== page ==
If we’ve played our cards right, then July is one of the best months in the kitchen garden, when our main jobs are keeping up with the harvesting of numerous crops, and watering – which can be a pleasant task if it’s not too hot, and allows us to spend some quality time with our plants!
For those contemplating going on holiday during July and August, this prolific bounty can cause a bit of a problem. Ideally you need to line up a friend or neighbour to keep an eye on your garden while you’re away. For a hand with the watering, they get to help themselves to anything worth harvesting. It’s helpful if they know a little bit about plants, and can be relied upon to harvest crops such as courgettes and runner beans, which can come to an abrupt stop if the plant is allowed to produce mature fruits.
In any case, it’s a good idea to harvest all beans and courgettes before you go, so you’ll come back to fresh crops. And to ensure that containers are well watered, grouped in the shade and sitting in trays. I usually pray that it rains while I’m away, but that always feels a bit mean, when I’m enjoying the sunshine on holiday!
It’s not too late to sow some seeds (do it before you go away, and they’ll have germinated by the time you get back…) for quick harvests now and carrying on into the autumn and winter.
Vegetables to sow in July
- Carrots – Early
- Chicory, for autumn/winter harvests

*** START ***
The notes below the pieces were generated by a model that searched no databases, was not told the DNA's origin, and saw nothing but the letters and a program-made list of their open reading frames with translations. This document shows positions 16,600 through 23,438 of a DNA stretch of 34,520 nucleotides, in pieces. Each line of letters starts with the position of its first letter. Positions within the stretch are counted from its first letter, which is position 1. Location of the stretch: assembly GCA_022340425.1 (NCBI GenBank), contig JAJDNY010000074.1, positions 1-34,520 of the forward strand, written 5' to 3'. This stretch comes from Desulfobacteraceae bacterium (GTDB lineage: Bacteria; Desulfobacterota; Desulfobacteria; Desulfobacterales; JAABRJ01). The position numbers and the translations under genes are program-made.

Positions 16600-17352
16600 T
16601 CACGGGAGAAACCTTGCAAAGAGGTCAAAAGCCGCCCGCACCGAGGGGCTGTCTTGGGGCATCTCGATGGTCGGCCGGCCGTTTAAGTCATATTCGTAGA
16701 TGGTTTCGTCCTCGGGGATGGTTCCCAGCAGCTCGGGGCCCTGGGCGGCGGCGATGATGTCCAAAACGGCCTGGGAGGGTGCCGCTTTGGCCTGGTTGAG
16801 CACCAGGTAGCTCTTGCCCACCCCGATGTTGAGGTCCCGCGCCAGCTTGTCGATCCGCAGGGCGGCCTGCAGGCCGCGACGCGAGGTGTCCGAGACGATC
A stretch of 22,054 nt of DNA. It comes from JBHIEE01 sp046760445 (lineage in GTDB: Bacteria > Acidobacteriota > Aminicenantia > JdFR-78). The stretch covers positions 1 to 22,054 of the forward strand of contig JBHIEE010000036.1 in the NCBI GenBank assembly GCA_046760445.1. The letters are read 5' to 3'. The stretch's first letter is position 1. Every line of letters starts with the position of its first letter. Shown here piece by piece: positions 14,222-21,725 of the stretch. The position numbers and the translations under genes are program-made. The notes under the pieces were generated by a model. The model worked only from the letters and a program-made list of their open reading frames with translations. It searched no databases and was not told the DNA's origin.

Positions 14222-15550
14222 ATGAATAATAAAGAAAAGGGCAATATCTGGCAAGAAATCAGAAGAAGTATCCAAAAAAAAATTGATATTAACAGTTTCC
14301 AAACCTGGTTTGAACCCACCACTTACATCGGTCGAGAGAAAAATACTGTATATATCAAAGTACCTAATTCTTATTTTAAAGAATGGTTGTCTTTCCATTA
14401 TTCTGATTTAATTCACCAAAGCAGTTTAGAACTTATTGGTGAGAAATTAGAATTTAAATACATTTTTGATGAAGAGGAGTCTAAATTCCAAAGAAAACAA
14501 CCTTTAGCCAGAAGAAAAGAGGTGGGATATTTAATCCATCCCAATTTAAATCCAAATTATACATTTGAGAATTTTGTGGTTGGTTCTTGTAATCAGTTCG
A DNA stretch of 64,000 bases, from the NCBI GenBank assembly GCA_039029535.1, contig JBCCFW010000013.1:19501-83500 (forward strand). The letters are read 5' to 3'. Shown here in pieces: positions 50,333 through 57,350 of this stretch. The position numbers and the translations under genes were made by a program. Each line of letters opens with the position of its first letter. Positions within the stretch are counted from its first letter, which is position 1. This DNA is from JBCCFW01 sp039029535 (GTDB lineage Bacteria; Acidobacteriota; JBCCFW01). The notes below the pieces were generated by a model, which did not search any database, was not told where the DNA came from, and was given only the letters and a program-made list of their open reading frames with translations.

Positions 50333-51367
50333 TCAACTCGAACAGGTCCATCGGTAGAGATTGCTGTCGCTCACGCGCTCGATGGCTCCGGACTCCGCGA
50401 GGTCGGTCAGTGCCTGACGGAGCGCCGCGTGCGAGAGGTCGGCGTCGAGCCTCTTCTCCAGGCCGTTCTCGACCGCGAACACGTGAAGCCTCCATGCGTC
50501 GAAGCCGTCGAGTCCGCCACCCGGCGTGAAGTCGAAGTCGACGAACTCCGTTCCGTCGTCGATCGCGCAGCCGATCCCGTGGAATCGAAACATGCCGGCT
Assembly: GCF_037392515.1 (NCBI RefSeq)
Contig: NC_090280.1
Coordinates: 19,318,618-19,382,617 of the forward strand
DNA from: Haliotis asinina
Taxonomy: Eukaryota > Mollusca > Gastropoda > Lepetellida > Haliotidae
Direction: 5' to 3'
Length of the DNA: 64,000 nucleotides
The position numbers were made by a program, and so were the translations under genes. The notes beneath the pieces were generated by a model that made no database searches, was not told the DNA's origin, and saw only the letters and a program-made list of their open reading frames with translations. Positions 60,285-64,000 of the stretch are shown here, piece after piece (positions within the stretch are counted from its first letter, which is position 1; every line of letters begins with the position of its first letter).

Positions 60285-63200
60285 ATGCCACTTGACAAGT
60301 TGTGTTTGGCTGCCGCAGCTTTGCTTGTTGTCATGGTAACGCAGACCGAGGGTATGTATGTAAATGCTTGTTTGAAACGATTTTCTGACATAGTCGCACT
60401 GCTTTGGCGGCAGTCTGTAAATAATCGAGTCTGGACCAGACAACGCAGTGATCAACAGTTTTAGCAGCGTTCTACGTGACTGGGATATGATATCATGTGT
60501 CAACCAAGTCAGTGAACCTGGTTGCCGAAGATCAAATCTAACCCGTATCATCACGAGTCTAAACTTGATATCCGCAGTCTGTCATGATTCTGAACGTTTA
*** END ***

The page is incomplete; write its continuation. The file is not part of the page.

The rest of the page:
- Chinese Cabbage and other Oriental greens
- French beans, for a September crop
- Lettuce. In hot weather, sow late afternoon and shade from the sun
- Winter radishes
- Swiss chard and perpetual spinach
What to harvest in July
On the vegetable front, the more summery crops of tomatoes, cucumbers and courgettes should be joining the ongoing harvests of salad leaves, baby root vegetables and spring onions.
Whilst the broad beans will be over, French beans and even runner beans will be coming into their own, and there will be soft fruit to make up for the fact that the rhubarb season is over. Early varieties of blueberries fruit in July, together with strawberries, raspberries and blackcurrants.
And the Mediterranean herbs, such as rosemary, lavender, thyme and oregano will be lapping up the heat and sunshine, scenting the air with their fragrance and attracting beneficial insects with their flowers.
Think about water
Plants let you know when they’ve run out of water, by drooping and generally looking sad. It’s not ideal – they’re not growing when they’re drooping – but the situation can usually be remedied with a quick blast from the hosepipe or the watering can.
But what we don’t tend to see is that when plants are struggling for water, wildlife will be as well. It can be as important to provide a source of water as sources of food. For birds that can mean a birdbath, but that won’t help ground-living animals such as hedgehogs and frogs, which will need something they can reach. If you have room for a pond then it’s an ideal way to entice wildlife into your garden, but make sure that any wildlife that falls in to the water can climb out, by leaving a ramp for it to scramble up. Most animals can swim, but nothing can tread water indefinitely!
Insects also need to drink, including bees, and they can drown if they can’t climb out. Try adding some big stones to shallow dishes of water, or floating objects to deeper ones, to act as life rafts to thirsty bees.